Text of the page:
Pervasive endnoter and verbose weaver of Everest-scale ironies, author David Foster Wallace was found dead of an apparent suicide Friday night. Wallace, a writer who challenged readers by challenging conventions of culture, word choice, and syntax, is to be sorely missed in this, the most scattered generation of literature in history. Infinite Jest, Wallace's most acclaimed work, is a 1,000+ page tome focused on a pastiche of cultural musings and post-postmodern (sic) society that takes place in a hypothetical present and near future in which years are referred to by names given by corporate sponsors (think "Year of the Whopper"). Wallace was also a contributor of thought-provoking non-fiction rhetoric both brazen and skeptical, his essays appeared everywhere from Harper's to Rolling Stone to Science, and covered topics ranging from tennis to politics. If you aren't familiar, he's worth a look, and if you are, he's worth reminding yourself about. Links below.

LINK: Tense Present (Harper's, April, 2001)
LINK: Good People (The New Yorker, February, 2007)

Typhoon Sinlaku

Typhoon Sinlaku is a category 4 storm that is slicing and dicing Taiwan this weekend, the above photo (taken from our balcony during a fairly calm moment) doesn't really do it justice. To give some impression, Hurricane Ike, currently plundering Texas, is a category 2. Thus far I've paid homage to the power of nature a variety of ways, including watching Gremlins, napping, ordering pizza, napping, and spending an inordinate amount of time wandering in the convenience store. And that was only Saturday, we're on the hook for this storm through Monday. Got any favorite indoor pastimes?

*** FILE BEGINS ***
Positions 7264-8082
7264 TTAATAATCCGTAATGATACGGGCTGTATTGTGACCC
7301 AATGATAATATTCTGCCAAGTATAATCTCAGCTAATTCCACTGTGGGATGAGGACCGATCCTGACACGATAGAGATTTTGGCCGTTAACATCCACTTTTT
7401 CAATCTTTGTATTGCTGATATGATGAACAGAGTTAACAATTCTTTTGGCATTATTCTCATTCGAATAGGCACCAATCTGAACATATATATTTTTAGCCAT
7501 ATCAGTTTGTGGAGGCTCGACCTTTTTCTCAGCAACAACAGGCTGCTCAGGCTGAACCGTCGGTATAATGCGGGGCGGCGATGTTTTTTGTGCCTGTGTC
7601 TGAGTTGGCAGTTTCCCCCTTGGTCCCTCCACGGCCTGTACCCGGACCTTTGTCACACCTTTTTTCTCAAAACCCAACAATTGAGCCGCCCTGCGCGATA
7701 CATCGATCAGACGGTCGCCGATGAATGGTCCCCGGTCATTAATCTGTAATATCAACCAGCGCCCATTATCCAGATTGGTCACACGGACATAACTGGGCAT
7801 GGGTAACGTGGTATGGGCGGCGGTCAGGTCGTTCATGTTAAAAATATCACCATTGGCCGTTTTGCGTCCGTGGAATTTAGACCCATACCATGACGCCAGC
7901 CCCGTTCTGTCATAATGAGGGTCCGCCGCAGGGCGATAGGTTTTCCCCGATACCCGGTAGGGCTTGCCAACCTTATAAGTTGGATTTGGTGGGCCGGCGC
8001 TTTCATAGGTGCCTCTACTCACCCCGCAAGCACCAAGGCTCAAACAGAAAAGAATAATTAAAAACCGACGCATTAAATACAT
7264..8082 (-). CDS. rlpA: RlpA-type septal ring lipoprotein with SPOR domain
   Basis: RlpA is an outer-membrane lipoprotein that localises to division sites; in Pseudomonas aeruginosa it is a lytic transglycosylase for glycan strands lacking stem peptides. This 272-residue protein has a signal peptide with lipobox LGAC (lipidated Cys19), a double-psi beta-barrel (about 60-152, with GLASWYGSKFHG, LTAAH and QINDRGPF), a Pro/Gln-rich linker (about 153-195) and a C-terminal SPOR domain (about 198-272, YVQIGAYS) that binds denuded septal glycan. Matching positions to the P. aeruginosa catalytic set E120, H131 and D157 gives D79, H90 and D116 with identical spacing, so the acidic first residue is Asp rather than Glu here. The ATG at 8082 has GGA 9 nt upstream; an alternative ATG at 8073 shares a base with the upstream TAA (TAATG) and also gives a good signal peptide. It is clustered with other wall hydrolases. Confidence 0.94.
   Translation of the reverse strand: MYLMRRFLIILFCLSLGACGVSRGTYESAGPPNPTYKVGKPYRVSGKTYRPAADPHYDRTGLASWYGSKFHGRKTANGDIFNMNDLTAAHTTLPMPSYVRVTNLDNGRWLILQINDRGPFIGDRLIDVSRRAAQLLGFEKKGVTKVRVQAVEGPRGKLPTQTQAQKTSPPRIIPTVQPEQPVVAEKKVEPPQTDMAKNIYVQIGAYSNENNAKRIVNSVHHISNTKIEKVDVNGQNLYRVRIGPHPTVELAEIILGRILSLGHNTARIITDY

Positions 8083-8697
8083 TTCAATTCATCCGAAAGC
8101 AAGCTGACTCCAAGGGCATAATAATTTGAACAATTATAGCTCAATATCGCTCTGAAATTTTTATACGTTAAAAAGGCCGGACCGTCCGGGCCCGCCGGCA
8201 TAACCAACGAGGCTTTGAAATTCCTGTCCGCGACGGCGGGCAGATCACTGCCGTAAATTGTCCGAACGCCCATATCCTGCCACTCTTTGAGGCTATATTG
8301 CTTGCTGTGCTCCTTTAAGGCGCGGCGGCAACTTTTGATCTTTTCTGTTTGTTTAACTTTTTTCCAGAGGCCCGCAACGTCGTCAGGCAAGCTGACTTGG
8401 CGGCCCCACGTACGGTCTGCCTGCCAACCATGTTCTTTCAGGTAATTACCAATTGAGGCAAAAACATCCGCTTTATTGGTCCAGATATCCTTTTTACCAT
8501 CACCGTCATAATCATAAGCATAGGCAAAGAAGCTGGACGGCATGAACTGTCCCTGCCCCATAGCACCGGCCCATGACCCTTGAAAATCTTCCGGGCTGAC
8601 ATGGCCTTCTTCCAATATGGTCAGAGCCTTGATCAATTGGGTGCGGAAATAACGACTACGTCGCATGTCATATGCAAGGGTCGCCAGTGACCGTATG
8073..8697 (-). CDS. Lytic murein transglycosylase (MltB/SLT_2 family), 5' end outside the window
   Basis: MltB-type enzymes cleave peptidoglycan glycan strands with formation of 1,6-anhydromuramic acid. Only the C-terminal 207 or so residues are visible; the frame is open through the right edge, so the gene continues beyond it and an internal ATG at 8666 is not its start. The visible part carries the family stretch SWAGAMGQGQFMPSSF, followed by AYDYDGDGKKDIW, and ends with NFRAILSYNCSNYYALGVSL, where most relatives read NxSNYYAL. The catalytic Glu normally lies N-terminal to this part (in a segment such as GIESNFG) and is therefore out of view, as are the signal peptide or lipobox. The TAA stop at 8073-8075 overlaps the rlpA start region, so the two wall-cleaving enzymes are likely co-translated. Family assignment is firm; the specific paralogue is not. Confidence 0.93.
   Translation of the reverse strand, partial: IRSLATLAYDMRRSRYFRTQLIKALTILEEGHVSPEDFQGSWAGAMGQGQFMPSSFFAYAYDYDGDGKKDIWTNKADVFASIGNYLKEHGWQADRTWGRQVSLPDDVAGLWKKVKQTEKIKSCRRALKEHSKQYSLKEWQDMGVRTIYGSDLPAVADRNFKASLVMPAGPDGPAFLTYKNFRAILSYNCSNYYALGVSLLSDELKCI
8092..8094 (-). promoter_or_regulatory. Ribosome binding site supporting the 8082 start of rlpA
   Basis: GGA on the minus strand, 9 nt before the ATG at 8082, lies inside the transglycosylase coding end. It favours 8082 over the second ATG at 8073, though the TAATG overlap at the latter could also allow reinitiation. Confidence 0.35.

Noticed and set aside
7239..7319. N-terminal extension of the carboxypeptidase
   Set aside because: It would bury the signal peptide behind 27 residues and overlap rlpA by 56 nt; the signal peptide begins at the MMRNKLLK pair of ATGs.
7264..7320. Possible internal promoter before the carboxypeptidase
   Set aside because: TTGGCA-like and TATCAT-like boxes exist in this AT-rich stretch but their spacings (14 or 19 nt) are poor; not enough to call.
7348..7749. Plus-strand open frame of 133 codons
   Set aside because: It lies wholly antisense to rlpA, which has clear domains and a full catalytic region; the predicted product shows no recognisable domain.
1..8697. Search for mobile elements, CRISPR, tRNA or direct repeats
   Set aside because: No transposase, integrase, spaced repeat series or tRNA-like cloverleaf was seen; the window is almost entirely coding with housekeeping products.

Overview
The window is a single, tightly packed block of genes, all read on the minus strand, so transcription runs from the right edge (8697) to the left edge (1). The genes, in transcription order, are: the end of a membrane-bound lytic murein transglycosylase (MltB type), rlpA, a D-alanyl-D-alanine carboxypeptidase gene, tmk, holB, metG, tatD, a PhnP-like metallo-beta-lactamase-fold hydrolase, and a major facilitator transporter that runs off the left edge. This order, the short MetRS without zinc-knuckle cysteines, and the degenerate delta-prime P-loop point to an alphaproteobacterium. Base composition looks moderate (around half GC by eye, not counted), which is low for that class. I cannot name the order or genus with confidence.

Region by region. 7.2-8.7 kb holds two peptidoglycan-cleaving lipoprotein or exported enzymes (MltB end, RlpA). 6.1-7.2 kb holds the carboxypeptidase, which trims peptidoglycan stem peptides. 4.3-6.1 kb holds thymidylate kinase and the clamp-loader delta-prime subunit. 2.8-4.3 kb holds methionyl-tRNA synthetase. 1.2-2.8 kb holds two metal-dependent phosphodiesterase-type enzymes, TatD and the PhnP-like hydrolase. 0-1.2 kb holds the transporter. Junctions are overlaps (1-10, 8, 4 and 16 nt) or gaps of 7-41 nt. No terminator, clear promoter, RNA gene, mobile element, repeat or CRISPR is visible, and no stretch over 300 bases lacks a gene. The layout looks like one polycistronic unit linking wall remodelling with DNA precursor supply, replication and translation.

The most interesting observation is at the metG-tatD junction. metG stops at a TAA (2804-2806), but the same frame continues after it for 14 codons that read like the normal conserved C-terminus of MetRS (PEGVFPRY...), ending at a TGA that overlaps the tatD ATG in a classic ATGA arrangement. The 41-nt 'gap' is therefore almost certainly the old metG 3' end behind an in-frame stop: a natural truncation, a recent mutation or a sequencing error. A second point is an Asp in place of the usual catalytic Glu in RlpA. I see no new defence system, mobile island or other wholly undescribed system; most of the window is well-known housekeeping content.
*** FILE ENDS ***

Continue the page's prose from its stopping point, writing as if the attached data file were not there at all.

Catch this flock of abstract birds on the billboard outside the Espeis Gallery in Williamsburg (11th and Wythe). Migration is a project by London illustrator/painter Hellovon, who has done projects for the New York Times, Nike, and Serum vs. Venom, among others, and works equal magic in ink, charcoal, watercolor and acrylic. The birds appeared last month on London's Truman Brewery and will be in Williamsburg until further notice, so go take a walk. And when you get back from that walk, check his page for other work. I highly recommend clicking through the showcase link to the watercolor Teenwolf poster. For serious.


Banksy does NoLA

Flickr is all of a sudden atwitter with photos of Banksy surfacing in New Orleans just prior to and following Hurricane Gustav. With so much graffiti devolving into loud, gratuitous tagging and branding, it's great be reminded of the potential of graffiti as a spontaneous, accessible medium for thought-provoking art. On the same token, it's a bit counter-productive of Banksy's fans to actually steal his art. Seems a bit unprincipled in its irony - after all, isn't its fleeting nature one of the inherent appeals of graffiti?

LINK: an also-ran in kensington...